[Exi-east] "Geoethical Nanotechnology"

Perry E. Metzger perry at piermont.com
Sun Jul 10 18:34:43 UTC 2005

Natasha Vita-More <natasha at natasha.cc> writes:
> > It is sad to see people who once wrote eloquently about libertarian
> > approaches to the world giving even lip service to words like "global
> > regulatory framework".
> why would you hang your future so tightly to any one political
> theory when no one political theory is substantially adequate to
> intelligently address the rate of change and the effects of change and
> how the world can function in order to protect individuality and
> freedom.

Why would I hang my future on such inadequate tools as reason and the
scientific method, when no single method is substantially adequate to
intelligently address the rate of change and the effects of change?
Why not try to absorb the best ideas from shitoism, scientology and
astrology as well?

Dismissing my view as just one "political theory" among many is, to
me, rather similar to dismissing evolution as one theory among many
equally valid ones (like creationism).

The fact that you even bother to ask the question about why I "cling
tightly" to my views shows you don't understand my views. I don't mean
to offend, and I'm sure you did not mean to offend, but I suspect
neither of us can help but offend the other. Our views are
irreconcilable because there is a massive gap of method between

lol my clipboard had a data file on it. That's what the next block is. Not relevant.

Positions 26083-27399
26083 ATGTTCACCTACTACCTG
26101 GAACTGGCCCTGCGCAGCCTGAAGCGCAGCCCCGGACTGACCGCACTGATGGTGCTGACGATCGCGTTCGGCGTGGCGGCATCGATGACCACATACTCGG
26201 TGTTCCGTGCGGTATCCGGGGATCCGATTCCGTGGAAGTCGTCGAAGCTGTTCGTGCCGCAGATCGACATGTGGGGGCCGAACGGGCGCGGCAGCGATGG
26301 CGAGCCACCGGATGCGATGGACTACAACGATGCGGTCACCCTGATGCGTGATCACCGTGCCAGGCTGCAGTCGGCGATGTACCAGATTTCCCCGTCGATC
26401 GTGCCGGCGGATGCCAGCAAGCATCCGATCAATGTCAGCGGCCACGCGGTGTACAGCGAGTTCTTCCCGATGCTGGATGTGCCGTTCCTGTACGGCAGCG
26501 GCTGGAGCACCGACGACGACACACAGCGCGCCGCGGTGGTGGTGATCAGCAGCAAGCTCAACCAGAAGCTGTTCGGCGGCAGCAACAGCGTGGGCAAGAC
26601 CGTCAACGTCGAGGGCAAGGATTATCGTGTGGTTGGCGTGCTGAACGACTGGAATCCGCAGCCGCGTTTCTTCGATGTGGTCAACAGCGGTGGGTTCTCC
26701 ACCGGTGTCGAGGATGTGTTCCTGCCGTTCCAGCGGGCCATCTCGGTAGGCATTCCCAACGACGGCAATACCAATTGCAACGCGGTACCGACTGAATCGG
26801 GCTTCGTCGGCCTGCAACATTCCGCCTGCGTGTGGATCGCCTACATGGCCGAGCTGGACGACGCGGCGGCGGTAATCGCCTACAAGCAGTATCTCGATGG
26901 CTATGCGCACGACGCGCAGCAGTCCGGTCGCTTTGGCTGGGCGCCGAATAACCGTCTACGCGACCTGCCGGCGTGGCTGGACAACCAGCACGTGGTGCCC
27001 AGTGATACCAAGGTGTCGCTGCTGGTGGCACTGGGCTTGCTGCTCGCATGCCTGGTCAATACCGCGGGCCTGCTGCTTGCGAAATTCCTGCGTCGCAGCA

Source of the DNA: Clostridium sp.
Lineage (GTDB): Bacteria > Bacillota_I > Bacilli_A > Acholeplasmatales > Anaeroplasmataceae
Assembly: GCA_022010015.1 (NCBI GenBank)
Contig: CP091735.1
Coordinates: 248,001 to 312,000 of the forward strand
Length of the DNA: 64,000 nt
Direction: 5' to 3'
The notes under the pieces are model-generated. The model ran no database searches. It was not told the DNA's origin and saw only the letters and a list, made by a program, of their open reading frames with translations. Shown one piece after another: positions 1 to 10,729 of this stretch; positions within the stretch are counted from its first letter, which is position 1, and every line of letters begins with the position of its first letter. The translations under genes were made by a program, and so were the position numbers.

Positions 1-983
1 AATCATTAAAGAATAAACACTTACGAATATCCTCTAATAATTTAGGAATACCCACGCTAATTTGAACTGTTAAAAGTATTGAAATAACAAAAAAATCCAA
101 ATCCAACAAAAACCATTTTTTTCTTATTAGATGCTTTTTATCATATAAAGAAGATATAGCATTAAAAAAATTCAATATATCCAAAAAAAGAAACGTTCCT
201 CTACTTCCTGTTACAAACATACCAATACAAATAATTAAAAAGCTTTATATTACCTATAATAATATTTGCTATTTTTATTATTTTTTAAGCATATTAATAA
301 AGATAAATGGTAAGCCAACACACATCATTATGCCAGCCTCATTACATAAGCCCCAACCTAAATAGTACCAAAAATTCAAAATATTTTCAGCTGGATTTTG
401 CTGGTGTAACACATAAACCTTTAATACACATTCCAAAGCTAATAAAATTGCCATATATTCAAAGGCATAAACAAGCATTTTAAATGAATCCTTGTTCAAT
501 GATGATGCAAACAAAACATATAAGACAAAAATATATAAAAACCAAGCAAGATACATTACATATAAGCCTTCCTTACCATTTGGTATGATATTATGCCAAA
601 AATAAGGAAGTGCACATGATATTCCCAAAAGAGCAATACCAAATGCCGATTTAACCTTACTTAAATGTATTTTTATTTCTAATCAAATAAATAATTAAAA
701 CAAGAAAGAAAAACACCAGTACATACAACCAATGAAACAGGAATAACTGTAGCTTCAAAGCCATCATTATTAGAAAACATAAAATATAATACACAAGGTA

For my part, I have a theory about how autonomous agents with bounded
rationality interact. Based on that theory, one can make predictions
about the world and attempt to falsify the theory. The attempts to
falsify it have, so far, failed, thus giving me substantial reason
to trust the theory. Moving forward from that trust in the theory,
I've made predictions for myself about where efforts involving words
like "Geoethical" and "global regulatory framework" lead. Thus, just
like the doctor who has a definite view about the efficacy of rubbing
linseed oil on the feet of someone with a staph infection versus
giving them antibiotics, I have a definite view about what a "global
regulatory regime" will do to the health of the world, and most
especially, what it will do to (and not for) me.

To you, of course, my views are just one among many sets of views you
have heard. Indeed, I'm hardly the only person who claims my views are
based on the scientific method and reason -- the Marxists claim
similarly after all. Many other people have told you many other
things, often quite contradictory things. Sadly, although you may
think otherwise, you have chosen not to try to evaluate these views to
assess their truth, but rather to pick based on other methods. Perhaps
you embrace the ones that seemed most emotionally resonant to you, or
perhaps the ones presented by the people who were most attractive, or
perhaps the ones that you were told were true very early in your life.
That you have done this is not particularly surprising -- many people
do that sort of thing. That's why we have a majority of the world
population that is religious, after all. Perhaps you take the
fashionable view that one must seek "middle ground" -- that always
sounds pleasing to the ear, and certainly is the careful thing to say
at Washington cocktail parties. "We are in a new era -- we will need
new methods!" sounds ever so euphonious.